Monday, August 19, 2013
Nothin' But Drugstore Lovin'
Being pregnant is like nothing else you will ever experience.
Sixteen years ago (omg), I was "great with child" through an extremely hot and uncomfortable summer. All the things you expect when you're expecting happened to me. Coworkers, with whom I was not exactly touch-feely, reached out and rubbed my belly. Uninvited. Diners at the next table audibly tsk-tsked over my apparent drinking problem. (Hello! It was ginger ale, people!) Older mothers sighed with envy and wistfully wished me well. Younger mothers regaled me with stories of 18-hour, pitocin-induced, episiotomy-required labor.
And, every, every, everyone had some snippet of wisdom to share. All of it well-meaning. Some of it valuable. Oddly enough, the one observation that my husband and I both remember as being the truest thing we heard was this ...
"From now on, every trip to CVS will cost you $50."
There were disposable diapers, baths and lotions and ointments, bottles, formula, pacifiers, bibs, thermometers, powders and creams. The nice young clerk would ring us up and — BINGO — $50.
As many other advisors promised, the baby time went by too fast. And with it, went our need for all of the above. Soon we were buying art supplies, chewable vitamins, and detangling spray. (Any of you with long-locked girls (or boys), take note. Suave makes a great product in a green bottle with a friendly octopus on it.)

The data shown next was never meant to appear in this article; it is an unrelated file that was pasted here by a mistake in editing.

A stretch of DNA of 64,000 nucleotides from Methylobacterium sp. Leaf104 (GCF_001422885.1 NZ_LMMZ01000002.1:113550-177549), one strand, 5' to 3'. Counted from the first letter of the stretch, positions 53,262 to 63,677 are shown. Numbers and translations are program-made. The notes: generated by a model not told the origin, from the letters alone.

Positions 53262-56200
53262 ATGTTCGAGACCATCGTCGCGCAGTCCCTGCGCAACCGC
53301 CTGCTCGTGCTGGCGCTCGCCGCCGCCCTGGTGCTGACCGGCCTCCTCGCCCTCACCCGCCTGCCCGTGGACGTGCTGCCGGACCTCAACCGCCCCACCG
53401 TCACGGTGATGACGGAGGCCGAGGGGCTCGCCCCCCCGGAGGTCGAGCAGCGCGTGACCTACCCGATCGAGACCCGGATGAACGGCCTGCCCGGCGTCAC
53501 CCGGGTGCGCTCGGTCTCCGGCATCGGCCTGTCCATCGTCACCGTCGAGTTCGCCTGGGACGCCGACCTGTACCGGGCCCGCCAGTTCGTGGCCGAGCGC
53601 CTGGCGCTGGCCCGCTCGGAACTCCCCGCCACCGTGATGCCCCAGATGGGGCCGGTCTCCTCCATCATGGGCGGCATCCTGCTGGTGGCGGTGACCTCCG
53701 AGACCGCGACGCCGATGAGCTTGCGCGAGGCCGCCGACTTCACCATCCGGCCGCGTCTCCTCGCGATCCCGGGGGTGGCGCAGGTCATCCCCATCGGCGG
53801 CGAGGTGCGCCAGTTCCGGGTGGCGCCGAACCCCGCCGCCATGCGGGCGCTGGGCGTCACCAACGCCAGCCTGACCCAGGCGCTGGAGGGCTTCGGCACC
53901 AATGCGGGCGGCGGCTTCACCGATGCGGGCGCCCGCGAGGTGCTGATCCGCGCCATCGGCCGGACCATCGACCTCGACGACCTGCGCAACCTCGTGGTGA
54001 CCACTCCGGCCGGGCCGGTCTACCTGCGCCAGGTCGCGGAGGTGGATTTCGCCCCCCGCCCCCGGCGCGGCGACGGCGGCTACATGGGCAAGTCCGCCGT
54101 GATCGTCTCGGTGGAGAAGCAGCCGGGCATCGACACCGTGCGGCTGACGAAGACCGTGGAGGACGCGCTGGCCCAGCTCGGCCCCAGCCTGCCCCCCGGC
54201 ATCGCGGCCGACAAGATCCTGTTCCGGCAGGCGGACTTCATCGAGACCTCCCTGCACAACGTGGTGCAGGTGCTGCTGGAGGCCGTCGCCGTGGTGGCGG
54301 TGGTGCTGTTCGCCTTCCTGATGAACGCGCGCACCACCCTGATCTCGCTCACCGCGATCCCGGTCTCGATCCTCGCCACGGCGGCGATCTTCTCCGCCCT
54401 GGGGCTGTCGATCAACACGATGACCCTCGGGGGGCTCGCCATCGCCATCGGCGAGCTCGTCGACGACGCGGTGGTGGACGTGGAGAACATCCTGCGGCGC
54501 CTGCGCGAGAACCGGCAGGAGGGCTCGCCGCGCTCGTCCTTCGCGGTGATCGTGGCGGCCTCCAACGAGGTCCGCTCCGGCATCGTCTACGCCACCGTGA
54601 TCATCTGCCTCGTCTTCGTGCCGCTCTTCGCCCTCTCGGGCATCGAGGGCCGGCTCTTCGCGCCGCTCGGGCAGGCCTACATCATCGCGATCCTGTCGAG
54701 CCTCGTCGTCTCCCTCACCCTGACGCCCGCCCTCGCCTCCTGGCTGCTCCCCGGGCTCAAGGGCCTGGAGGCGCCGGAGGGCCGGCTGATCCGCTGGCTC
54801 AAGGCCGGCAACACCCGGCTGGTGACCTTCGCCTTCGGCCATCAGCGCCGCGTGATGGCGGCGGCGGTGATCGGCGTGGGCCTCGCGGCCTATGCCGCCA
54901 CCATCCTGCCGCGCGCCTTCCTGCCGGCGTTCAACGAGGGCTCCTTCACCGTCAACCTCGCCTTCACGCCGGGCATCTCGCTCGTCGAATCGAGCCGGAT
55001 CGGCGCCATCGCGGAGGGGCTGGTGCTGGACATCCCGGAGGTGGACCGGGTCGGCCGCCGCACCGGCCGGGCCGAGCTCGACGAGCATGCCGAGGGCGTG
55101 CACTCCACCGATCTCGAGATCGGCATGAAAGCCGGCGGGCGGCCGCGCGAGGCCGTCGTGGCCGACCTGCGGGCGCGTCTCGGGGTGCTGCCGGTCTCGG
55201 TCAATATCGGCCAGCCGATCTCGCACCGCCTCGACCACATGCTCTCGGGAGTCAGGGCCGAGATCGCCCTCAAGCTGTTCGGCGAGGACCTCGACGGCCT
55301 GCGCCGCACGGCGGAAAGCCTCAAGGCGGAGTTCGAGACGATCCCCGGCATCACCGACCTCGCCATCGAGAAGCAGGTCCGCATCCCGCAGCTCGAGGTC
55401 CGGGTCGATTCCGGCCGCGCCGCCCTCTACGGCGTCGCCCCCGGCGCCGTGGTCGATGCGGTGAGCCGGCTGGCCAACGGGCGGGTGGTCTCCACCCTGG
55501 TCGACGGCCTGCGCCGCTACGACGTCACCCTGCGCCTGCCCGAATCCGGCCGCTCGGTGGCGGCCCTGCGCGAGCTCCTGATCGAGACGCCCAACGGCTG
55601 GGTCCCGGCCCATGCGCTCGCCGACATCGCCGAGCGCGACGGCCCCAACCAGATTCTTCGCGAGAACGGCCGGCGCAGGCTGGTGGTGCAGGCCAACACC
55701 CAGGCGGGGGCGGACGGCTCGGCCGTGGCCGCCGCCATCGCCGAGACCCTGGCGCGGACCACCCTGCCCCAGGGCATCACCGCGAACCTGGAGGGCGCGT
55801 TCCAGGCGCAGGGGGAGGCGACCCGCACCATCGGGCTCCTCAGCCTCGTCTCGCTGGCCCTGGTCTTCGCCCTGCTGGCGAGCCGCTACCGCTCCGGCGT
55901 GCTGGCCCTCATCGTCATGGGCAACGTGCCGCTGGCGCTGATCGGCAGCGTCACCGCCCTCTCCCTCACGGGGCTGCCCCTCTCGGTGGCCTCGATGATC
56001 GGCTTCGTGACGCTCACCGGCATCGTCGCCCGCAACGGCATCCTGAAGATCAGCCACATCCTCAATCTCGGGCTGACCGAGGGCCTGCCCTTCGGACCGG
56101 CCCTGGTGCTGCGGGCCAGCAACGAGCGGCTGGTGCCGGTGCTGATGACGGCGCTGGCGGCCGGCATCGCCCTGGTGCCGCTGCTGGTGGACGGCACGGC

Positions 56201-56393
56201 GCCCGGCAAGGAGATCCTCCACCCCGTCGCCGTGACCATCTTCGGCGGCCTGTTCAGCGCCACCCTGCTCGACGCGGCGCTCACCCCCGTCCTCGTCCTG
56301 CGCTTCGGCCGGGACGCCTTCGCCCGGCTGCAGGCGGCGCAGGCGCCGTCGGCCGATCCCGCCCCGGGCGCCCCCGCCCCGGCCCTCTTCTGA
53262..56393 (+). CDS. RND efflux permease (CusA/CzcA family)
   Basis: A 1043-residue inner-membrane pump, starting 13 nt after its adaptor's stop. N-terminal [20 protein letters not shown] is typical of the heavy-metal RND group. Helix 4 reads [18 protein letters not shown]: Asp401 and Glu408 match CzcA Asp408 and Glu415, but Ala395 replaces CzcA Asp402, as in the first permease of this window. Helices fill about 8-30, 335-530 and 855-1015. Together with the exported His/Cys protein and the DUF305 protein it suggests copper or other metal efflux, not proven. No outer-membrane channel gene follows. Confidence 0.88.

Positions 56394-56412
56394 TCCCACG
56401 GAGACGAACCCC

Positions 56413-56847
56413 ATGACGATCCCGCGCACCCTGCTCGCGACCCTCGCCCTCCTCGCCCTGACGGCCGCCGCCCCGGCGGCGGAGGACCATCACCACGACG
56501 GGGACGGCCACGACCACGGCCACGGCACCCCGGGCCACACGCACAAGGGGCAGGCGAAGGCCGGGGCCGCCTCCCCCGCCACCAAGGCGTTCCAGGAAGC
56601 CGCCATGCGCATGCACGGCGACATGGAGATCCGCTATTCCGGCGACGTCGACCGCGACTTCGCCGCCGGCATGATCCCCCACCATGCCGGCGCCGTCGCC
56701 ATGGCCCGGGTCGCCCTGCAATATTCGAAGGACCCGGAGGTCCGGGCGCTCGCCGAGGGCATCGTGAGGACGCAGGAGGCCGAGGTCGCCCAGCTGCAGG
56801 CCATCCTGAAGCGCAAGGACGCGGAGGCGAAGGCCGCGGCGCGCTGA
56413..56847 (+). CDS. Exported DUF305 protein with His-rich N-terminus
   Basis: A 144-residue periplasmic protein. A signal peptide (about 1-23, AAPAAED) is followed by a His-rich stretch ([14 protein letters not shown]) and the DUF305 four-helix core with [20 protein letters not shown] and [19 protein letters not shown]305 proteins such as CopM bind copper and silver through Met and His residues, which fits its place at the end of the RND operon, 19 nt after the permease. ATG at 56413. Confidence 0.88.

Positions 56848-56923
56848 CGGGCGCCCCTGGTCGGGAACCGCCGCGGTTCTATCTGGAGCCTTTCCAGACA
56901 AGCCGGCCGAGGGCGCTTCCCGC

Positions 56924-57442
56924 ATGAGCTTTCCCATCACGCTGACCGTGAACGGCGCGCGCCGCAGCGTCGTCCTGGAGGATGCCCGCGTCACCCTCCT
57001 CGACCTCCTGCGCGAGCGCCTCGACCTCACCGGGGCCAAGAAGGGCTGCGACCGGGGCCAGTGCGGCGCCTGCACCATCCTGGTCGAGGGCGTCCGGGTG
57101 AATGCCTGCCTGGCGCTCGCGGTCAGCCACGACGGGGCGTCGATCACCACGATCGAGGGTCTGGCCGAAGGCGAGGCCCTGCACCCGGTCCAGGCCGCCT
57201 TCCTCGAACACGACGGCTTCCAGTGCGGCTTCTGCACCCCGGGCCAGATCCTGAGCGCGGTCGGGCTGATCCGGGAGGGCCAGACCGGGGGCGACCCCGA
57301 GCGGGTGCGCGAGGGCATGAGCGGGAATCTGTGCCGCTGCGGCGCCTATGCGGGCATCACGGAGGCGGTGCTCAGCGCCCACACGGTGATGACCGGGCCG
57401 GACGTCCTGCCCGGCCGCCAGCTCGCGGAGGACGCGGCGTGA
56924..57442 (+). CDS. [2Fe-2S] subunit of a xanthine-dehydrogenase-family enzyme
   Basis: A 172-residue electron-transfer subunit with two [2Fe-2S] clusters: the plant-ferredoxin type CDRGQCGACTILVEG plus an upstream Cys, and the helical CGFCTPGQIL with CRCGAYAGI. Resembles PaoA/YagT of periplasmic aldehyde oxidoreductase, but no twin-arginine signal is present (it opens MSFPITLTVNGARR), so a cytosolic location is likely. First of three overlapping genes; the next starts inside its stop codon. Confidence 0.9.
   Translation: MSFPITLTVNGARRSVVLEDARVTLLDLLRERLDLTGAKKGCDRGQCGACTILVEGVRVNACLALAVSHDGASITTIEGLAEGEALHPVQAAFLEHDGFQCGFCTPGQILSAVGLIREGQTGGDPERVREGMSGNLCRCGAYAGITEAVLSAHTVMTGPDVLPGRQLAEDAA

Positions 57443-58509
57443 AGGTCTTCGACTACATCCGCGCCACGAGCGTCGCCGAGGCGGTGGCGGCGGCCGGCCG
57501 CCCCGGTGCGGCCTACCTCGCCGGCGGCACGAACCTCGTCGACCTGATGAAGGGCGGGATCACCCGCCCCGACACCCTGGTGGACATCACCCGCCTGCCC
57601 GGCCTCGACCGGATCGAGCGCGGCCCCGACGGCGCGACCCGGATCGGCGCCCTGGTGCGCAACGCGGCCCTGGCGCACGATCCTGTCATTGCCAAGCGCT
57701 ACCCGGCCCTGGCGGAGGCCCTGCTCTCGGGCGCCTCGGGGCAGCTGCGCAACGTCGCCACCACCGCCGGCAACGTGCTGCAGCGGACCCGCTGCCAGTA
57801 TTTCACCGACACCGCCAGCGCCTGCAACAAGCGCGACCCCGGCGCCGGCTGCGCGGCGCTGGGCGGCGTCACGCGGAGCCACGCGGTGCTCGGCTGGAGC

CVS has also come in handy when a teacher springs something at the last minute. "Bring in poster boards tomorrow." Or, "You'll need 100 index cards by Tuesday." Before I trek over to Staples or Target (both an inconvenient drive away), I always check CVS.
Now, with a daughter who is about to turn sixteen (I repeat, the baby time went by too fast), we have new requests that take us to CVS. Suddenly, we are going through more shampoo and conditioner. Suddenly, there is a need for skin cleanser and scented body wash. Suddenly, we have to look into each and every product advertised in the gospel according to Seventeen.
At least it seems that way to me.
I was never a big drugstore girl myself. I've had short, short hair nearly my entire life (there was an ill-advised experiment growing it out when I was in my mid-thirties, but I've burned most of the photos). I wear very little make-up. And, I am notoriously cheap when it comes to health and beauty aids. I realize, of course, that my daughter isn't necessarily going to follow in my footsteps in this department. A lot of young women don't.
In my senior year of college, I went down to "Spring Break" in Florida with three other girls. En route, we stopped at a supersized drugstore somewhere South of the Mason-Dixon line. I don't know why my travel companions felt compelled to buy so much, but suffice it to say that there went two hours I'll never get back.
Like so many other aspects of mothering a teenage girl, when it comes to drugstore lovin', you either laugh or cry. On our most recent trip to CVS, I had to laugh. Shampoo and conditioner and astringent and cleanser and Cover Girl pressed powder and strawberry gum and ...